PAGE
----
The Mystical Descent of Jonah 1–2: You can tell from the beginning of this story that Jonah is going down. Literally. The very first word in the Hebrew after the introductory verse is the word “Arise” (Qum) followed by “Go” (Lekh). It is God speaking to Jonah and they are not requests but commands (or imperatives)“Arise and Go.” That is how the book of Jonah begins. And it’s the only “Up” we’re going to get until 2:6. How does Jonah react to God’s command? He “arises” alright, but he arises to flee. You expect it to say “So Jonah arose and went,” obeying God. But instead you have “But Jonah arose to flee.” And he flees by going down. Jonah’s disobedience leads him down the wrong path, literally. Instead of “arising” Jonah begins to “go down” to escape from God.
Verse 3: Jonah went down (yared) to Joppa
Verse 3: Jonah went down (yared) into the ship
Verse 5: Jonah went down (yared) to the hold of the ship
Verse 5: Jonah was asleep (metaphorically going down) in the hold of the ship. Jonah “went down” to escape from God, but could not (see Psalm 139). In an act of irony, God says, “Oh you want to flee from my presence? To do that you need to go out of creation.” So the story keeps going down.
1:15 – Jonah was thrown into the sea, even further down than the hold of the ship
1:17 – Jonah went “down” into the belly of the fish
2:2 – We enter into poetry here (Jonah’s prayer) and Jonah tells God that the fish has metaphorically taken him all the way down to the “depths of Sheol (hell).”
2:3 – God has cast Jonah down even further than hell (according to ANE cosmology), into “the primeval deep,” into the “heart of the seas”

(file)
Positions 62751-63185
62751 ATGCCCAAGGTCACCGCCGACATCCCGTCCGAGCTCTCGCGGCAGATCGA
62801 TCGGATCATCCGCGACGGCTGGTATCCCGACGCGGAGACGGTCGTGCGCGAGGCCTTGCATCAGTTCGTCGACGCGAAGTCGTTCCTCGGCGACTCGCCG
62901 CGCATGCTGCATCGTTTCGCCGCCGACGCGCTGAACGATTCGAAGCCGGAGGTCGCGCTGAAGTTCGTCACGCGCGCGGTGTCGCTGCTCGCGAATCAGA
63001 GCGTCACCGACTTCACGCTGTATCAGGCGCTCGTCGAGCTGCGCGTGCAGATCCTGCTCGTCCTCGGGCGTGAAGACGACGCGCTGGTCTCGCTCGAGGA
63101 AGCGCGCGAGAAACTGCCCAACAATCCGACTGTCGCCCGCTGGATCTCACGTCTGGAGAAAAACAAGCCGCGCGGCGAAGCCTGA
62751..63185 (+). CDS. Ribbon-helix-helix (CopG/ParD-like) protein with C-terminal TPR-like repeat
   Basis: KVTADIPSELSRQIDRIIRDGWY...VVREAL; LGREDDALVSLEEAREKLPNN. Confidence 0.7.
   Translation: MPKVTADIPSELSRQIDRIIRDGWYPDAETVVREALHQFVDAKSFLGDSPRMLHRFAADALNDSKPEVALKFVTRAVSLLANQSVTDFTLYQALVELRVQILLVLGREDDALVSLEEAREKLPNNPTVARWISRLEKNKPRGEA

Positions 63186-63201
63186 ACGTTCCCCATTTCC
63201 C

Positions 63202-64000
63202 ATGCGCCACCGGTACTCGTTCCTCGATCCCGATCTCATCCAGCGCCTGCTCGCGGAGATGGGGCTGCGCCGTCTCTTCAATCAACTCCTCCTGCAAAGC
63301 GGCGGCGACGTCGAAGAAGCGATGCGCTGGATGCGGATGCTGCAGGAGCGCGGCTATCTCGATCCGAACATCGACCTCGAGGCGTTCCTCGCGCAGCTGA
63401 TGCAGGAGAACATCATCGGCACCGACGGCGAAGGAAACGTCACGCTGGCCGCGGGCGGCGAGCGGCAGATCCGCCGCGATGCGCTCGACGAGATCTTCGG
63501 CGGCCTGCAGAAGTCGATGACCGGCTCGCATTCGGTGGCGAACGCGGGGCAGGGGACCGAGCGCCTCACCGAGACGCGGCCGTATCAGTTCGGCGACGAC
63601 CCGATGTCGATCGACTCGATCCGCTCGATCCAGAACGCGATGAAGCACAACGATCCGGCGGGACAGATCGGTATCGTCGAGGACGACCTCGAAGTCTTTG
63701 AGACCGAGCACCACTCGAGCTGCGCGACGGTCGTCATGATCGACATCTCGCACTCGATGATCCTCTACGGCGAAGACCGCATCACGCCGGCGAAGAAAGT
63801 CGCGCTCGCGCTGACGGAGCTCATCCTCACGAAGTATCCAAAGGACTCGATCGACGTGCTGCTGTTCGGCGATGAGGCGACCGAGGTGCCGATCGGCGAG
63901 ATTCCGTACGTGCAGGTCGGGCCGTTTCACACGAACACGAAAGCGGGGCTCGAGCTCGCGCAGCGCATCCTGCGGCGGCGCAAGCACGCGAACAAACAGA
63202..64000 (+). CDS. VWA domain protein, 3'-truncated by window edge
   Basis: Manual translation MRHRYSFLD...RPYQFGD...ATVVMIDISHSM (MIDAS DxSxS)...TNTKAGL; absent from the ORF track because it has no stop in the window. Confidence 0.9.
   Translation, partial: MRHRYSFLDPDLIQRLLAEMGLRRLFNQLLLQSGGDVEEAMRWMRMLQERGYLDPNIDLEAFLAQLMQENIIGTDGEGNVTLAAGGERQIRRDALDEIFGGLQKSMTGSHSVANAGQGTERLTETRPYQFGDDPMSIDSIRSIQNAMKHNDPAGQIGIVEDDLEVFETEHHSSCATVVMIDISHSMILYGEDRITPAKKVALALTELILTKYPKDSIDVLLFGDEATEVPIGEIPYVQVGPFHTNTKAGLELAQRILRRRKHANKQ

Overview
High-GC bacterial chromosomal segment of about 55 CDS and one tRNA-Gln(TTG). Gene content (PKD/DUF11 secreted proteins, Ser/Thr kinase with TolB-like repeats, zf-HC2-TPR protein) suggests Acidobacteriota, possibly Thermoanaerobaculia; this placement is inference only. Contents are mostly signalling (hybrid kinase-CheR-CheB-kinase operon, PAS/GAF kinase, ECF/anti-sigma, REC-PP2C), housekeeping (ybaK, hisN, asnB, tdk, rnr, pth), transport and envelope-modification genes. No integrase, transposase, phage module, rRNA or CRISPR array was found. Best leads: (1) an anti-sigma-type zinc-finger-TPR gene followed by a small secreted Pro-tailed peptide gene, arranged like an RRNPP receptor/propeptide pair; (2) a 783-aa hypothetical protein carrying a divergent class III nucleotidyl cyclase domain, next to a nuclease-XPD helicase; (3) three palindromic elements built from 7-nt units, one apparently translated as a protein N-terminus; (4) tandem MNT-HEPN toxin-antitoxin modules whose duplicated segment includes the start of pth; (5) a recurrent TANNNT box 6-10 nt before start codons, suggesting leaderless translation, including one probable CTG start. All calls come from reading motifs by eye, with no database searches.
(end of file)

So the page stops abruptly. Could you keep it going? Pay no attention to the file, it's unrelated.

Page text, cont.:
2:5–6 – Jonah “goes down” all the way to the bottom of the earth until he is “shut out” of creation, the ultimate “going down,” with the “bars of creation shutting him out forever” (the translation “shutting me in” makes no sense in the context).
Then comes the climax. After Jonah, by his own disobedience goes down to Joppa, down to the ship, down to the hold of the ship, down to the ocean, down to the belly of the fish, down to the bottom of the ocean and the “great deep,” down until he is shut out of creation (or at least out of the land of the living), then we have the climactic statement in verse 6: “But You have brought my life up from the pit, O YHWH, my God.”
The first time we go “up” in the story since the opening words. This has been a mystical descent out of creation itself and a sudden re-entry, an “exile” and a critical redemption.
Talk about a powerful few chapters. This is why I think Jesus uses it to relate to himself and his purpose, but we’ll get there. It’s enough to say that this is a powerful point in the text regardless of its historicity. And all of these point to a severe and intentional shaping of the story. In the next post we will look at my second reason for not reading Jonah historically, The Way It Borrows